UN backtracks on ‘political transition’ in Syria peace talks
The United Nations has reversed its position on the issue of “political transition” in the upcoming round of peace talks on Syria.
The term “political transition” is interpreted by the foreign-backed opposition as the ouster of Syrian President Bashar al-Assad or at least erosion of his powers.
Yara Sharif, the spokeswoman for UN Special Envoy for Syria Staffan de Mistura, initially said at a regular UN briefing in Geneva on Friday that the negotiations, due to be held in the city on February 23, would address the transition.
“I think, yes, you can use the word ‘political transition’. It is going to be a focus I guess as it has been in the past,” she answered a reporter’s question.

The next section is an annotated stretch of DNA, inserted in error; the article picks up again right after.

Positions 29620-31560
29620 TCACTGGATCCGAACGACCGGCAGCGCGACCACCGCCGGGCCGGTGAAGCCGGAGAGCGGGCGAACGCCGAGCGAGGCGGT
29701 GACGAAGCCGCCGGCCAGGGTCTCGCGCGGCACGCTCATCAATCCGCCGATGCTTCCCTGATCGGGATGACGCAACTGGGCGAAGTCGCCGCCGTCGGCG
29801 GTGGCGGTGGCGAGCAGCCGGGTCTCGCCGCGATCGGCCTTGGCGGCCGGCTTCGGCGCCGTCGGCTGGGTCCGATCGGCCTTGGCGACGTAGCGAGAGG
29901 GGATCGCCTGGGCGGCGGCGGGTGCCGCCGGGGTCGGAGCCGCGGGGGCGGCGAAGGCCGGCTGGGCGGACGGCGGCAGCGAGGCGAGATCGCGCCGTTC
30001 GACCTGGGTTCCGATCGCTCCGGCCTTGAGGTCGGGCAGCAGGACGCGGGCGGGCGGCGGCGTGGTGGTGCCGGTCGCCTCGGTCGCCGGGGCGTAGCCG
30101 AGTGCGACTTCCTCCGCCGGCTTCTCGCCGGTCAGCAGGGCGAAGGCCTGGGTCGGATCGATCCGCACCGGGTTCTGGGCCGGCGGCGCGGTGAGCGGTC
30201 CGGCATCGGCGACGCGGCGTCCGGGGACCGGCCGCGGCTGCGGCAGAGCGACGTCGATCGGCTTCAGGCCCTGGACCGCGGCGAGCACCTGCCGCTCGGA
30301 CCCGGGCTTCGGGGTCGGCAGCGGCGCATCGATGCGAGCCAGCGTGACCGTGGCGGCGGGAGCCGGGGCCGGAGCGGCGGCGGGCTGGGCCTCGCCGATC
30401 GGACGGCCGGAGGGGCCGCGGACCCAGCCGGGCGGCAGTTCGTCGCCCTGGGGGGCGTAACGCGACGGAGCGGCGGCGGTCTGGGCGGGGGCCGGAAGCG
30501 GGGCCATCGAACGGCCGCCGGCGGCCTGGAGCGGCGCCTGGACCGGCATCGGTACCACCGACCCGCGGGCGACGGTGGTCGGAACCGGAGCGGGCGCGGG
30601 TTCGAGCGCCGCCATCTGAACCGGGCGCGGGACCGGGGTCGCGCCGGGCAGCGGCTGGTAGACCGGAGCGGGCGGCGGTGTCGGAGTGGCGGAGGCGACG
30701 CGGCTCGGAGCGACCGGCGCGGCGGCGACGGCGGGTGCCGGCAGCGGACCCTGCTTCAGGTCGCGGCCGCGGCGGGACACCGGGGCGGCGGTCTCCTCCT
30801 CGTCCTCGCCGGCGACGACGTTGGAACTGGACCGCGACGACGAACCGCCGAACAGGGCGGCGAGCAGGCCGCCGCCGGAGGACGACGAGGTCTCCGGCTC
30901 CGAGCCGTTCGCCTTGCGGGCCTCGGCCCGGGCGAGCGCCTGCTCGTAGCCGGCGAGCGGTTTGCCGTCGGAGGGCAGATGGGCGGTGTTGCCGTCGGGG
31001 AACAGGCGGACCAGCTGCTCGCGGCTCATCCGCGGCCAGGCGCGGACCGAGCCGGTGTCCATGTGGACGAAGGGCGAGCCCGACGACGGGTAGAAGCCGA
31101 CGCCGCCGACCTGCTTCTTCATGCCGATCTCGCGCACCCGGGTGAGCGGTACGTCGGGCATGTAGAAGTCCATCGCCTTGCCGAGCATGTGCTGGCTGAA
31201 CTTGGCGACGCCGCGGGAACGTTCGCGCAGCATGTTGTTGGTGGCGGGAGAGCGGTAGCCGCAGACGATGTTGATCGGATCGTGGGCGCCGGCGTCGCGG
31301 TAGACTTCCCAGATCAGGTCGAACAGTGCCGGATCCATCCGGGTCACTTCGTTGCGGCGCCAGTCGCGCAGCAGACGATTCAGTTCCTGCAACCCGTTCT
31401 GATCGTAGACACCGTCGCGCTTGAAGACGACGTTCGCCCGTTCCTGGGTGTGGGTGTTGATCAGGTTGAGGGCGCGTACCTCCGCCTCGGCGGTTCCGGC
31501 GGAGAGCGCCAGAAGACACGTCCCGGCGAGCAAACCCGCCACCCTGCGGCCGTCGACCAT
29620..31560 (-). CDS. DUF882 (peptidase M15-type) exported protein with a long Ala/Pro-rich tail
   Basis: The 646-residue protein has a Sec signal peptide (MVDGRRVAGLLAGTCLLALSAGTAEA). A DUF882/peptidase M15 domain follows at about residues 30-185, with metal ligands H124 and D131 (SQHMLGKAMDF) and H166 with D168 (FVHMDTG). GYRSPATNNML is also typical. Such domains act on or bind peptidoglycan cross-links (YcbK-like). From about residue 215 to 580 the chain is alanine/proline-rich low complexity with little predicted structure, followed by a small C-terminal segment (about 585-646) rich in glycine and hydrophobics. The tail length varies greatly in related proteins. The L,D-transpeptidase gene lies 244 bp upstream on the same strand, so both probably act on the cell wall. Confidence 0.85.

However, she later clarified her statement in an email.
“This morning at the briefing I was asked about the intra-Syrian negotiations and whether the issue of political transition would be discussed.”
“For clarification purposes, please note that the negotiations will be entirely guided by (UN) Security Council Resolution 2254, which talks specifically about governance, a new constitution and elections in Syria,” she added.
Since March 2011, Syria has been gripped by militancy it blames on some Western states and their regional allies.
De Mistura estimated in August last year that more than 400,000 people had been killed in the crisis until then. The UN stopped its official casualty count in the war-torn country, citing its inability to verify the figures it receives from various sources.
Before previous peace talks in Geneva, Syrian Foreign Minister Walid al-Muallem said the fate of President Assad remained a “red line” for the Syrian government.
Russia has also called for an end to demands for the removal of Assad.